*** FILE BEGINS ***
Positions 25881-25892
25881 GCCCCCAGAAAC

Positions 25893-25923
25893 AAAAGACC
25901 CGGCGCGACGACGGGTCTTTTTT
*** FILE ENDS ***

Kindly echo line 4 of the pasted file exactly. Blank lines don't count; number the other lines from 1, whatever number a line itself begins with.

25893 AAAAGACC